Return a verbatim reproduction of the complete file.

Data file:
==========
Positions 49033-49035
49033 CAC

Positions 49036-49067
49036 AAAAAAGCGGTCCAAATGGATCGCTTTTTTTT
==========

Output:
Positions 49033-49035
49033 CAC

Positions 49036-49067
49036 AAAAAAGCGGTCCAAATGGATCGCTTTTTTTT